Part 154: An Initiation into the Mysteries of Stage Mechanism
The Sosman & Landis Studio in Chicago employed many notable individuals over the years besides Thomas G. Moses. Two nationally renowned stage machinists, David A. Strong, and Charles S. King, were also employed at the studio during the late nineteenth century. We know very little of King beyond information published in a few newspaper articles. Unfortunately, many newspaper articles can get it wrong, as the authors don’t always understand what they are writing about. Imagine the difficulty in describing the complexities of stage machinery and histories of the stage carpenters.
An article titled “An Old Stager,” provides the most information about King’s past. On October 30, 1889, “The Republican” mentioned that C. S. King “began his career as a stage carpenter and stage machinist in 1859, which he has followed ever since except an interval of three years, which he served in the Union Army during the late war, and another brief period that he was manager of a large company on the road” (page 4).
The article went on to explain that for the last fifteen years, King had been in the employ of Sosman & Landis of Chicago “which of itself is sufficient recommendation of his abilities, and has fitted up some of the finest opera houses in the country as well as in Canada and Mexico.” Well, this contradicts many other newspaper articles and company advertisements that site the opening of Sosman & Landis Studio as 1877, not 1874. However, it is possible that King had been working with Sosman on stage installations since 1874. Sosman’s scenic artist career began in 1872 when he started assisting the Chicago-based artist, T. B. Harris. King and Sosman could have worked on the same projects since that time. This would actually make sense as an ideal group of individuals would be gathered to form a company when Sosman met Landis in 1876. Remember that Landis was primarily a salesman and never really worked as a technician or painter for the studio.
Finally, the author of the “Republican” article wrote, “Mr. King came to Columbus Sept. 11, and commenced on the bare floor of the new theatre to construct the various stage machinery, mount scenery, and everything connected with stage settings, all without drawings or specifications, except those stored in his head from long experience.” I became fascinated with this statement and started to think back to the need for trade secrets. Like those operative masons who formed lodges during the building of the great cathedrals; trade secrets were essential to market your skill and win work over your competitors.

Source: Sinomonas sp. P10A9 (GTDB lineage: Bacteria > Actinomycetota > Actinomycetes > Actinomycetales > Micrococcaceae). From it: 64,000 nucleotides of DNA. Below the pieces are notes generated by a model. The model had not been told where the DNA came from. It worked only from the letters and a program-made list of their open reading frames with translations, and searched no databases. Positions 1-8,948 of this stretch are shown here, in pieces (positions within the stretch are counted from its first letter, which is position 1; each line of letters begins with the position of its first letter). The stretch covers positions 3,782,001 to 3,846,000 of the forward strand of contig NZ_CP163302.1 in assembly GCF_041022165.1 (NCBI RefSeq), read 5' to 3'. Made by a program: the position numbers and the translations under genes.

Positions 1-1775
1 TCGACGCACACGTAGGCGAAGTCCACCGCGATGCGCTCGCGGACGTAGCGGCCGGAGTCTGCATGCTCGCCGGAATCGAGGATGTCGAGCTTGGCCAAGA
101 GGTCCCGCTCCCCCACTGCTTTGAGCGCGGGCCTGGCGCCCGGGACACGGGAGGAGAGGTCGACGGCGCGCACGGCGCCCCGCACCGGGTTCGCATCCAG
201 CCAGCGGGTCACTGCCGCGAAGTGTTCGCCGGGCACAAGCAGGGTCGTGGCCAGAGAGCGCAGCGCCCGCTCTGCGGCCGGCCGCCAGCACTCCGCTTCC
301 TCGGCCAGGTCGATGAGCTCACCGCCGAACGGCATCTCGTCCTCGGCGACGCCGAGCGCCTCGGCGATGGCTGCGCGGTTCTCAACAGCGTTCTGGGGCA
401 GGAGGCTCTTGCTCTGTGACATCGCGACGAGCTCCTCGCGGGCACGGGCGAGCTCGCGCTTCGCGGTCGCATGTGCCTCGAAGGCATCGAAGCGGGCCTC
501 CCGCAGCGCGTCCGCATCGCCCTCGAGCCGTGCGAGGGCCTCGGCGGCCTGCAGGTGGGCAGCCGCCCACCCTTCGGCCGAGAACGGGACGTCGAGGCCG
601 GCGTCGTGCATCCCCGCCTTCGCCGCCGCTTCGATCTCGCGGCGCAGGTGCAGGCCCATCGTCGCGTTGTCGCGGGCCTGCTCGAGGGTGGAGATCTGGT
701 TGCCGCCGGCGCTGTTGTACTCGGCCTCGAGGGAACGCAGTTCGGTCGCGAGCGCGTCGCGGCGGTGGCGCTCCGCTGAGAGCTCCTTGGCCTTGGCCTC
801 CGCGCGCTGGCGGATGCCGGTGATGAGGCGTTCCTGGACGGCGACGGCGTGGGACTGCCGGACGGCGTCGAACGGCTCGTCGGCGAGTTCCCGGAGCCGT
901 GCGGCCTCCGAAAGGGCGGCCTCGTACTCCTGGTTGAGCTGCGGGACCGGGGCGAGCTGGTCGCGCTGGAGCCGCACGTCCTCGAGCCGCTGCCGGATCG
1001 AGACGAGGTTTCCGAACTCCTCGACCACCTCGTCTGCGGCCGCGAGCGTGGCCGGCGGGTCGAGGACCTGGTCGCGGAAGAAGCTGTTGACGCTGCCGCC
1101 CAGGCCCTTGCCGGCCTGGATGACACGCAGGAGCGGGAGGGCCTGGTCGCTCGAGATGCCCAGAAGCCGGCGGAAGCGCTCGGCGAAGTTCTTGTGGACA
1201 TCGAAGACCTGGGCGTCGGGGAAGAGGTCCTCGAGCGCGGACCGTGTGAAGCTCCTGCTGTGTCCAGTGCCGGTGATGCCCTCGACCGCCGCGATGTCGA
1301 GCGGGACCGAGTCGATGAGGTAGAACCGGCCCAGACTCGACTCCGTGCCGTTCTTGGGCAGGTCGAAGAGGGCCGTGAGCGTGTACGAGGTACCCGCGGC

Six years earlier in 1881, King was brought in to install the stage machinery for the Grand Opera House in Minneapolis, Minnesota. At the time, he was thirty years old with seven years of practical experience in the industry. On January 27 of that year, the Minneapolis Tribune published, “Mr. C. S. King, the stage carpenter at the Grand Opera House, was initiated into some of the mysteries of stage mechanism as exemplified in our new temple of amusement. Mr. King who was summoned here from Chicago, is regarded as one of the best stage-carpenters in the country, having had wide experience and possessing perfect knowledge of his progression. He says that our opera house will have the finest stage, the easiest worked, and will be the best appointed theatre west of Chicago, or of many large eastern cities” (page 5).
I thought back to the creation of the Theatrical Mechanics Association in 1866 and their Masonic-like structure, complete with a Grand Master and local lodges. The statement “initiated into some of the mysteries of stage mechanism” would certainly be an initiation ritual for entry into the Theatrical Mechanics Association in 1881. Elaborate initiations were simply a popular practice of the time with most fraternal societies. I bet the stage mechanics ritual was a hoot!
When King worked on the Crump Theatre, he was working with a local individual who would function as the permanent stage carpenter for the venue – Walter Doup. Similarly, when King was working on the stage at the Grand Opera in Minneapolis, the local stage carpenter for the venue would be William Knox Brown, one of the three founders of Twin City Scenic Company. Brown began his stage work in Minneapolis at the Grand Opera House in 1882.
You can only imagine my surprise when I stumbled across an article describing the training and responsibilities of stage carpenters in a 1901 Minneapolis newspaper article entitled “Experts Behind the Scenes.”
To be continued…
Here is a link to the history of the Crump Theatre for more information: www.historiccolumbusindiana.org/jscrump.htm